I gave a talk to (in the main) taxi licence holders at the Dallas Brookes Hall this afternoon. It drew on my recent blog post – indeed I was introduced as the author of then post. It was a tricky situation for me as I do support reform of the taxi industry but I am sympathetic to the plight of licence holders. In the end I think that my position is the right one and a stance that is supported by many in the industry. My guess is that the Taxi Industry Inquiry will not succeed directly in slashing licence values but that some of the reforms on hire cars, pre-booked taxis and altering assignment rates and the operating costs attributable to owners will expropriate taxi licence wealth by stealth. This would be an efficiency reform financed by unfairness.
To those who are gung-ho about such reforms I would simply ask how would you feel if the government confiscated half of your superannuation savings? It is exactly analogous because many of the 1000 people at this meeting are holding licences as assets for their retirement. I met a couple of them and the fear is real.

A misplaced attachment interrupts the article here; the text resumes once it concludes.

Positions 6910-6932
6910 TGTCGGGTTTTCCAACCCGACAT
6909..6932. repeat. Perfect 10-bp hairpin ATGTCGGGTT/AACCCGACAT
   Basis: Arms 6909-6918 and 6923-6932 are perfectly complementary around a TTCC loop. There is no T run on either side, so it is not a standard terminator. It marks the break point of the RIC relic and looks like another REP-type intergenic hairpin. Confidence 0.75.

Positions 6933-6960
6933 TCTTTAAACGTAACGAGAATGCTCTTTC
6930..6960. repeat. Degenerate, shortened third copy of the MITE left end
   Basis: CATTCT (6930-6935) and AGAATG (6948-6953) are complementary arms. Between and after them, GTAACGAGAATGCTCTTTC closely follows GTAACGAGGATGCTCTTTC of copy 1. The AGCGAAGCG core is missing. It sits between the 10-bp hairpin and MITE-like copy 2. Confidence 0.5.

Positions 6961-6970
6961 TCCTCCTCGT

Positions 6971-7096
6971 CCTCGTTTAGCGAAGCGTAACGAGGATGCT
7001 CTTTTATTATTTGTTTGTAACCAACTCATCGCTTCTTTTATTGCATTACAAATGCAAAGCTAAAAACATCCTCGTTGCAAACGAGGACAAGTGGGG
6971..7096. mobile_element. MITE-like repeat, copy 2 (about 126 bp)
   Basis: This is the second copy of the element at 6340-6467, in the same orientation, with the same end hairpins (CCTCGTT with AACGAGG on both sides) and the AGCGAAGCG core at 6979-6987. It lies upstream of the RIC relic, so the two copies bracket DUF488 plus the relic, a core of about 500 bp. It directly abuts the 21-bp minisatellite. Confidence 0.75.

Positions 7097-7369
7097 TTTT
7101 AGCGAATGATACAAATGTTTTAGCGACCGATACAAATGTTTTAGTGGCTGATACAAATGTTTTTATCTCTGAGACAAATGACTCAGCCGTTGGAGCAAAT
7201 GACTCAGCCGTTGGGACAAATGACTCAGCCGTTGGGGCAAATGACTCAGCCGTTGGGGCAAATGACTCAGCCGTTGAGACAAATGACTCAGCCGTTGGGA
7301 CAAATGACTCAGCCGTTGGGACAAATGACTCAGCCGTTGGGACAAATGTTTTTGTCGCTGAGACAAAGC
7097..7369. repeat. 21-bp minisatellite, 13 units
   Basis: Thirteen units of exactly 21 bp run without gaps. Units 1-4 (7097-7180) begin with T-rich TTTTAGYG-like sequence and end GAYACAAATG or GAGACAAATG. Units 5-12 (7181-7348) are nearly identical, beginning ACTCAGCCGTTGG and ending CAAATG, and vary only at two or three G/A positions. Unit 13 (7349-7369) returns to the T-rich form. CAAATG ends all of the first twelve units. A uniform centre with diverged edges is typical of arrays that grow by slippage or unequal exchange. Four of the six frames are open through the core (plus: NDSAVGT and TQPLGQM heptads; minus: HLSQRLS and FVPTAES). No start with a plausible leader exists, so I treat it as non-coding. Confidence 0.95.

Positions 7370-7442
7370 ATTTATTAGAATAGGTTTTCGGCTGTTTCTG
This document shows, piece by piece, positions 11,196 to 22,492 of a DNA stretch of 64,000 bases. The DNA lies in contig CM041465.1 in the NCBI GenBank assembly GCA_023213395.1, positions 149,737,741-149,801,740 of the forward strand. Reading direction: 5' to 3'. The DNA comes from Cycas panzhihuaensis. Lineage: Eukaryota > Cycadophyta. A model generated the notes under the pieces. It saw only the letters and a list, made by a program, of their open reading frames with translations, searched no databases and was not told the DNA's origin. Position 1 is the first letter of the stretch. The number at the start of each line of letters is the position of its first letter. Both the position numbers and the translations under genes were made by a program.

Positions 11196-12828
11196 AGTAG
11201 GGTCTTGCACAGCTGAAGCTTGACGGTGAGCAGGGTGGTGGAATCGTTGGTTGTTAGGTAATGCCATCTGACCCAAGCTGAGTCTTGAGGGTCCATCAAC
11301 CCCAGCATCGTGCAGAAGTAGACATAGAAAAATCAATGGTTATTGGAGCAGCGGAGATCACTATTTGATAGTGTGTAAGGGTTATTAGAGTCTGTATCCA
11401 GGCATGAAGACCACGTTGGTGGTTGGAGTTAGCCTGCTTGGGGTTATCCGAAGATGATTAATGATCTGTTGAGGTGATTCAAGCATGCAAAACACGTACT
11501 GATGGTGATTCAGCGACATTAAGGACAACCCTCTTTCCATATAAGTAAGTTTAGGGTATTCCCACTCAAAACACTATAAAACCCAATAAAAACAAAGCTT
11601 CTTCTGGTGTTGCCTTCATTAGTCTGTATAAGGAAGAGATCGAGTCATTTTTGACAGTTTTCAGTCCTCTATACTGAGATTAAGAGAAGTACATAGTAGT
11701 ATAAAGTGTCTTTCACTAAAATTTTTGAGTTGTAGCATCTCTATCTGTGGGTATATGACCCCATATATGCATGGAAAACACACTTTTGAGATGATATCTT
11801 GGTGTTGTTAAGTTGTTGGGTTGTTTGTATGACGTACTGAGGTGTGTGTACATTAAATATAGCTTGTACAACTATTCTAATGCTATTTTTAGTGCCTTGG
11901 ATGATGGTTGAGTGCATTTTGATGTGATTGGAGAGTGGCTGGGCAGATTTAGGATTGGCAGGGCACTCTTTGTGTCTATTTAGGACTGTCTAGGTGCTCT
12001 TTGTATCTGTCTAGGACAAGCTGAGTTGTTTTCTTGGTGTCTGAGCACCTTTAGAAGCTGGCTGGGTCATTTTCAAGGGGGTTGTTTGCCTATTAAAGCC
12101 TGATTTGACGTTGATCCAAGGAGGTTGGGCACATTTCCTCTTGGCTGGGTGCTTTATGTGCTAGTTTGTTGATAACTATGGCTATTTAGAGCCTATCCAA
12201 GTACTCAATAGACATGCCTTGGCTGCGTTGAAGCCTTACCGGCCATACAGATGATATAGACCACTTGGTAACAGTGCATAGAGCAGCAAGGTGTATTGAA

An interesting feature of current licence values is their scale – around $470,000. This yields an annual income of around $30,000 from which a whole range of costs must be met. Given that inquiries over the years have consistently mooted the possibility of deregulation a reasonable question is “where is the risk premium here?” – returns just seem far too low given the prospect of capital losses from expropriation. The only plausible answer is that licence purchasers assume there is zero probability of uncompensated reforms getting up. Perhaps some hold out hopes for a substantial payout. (912)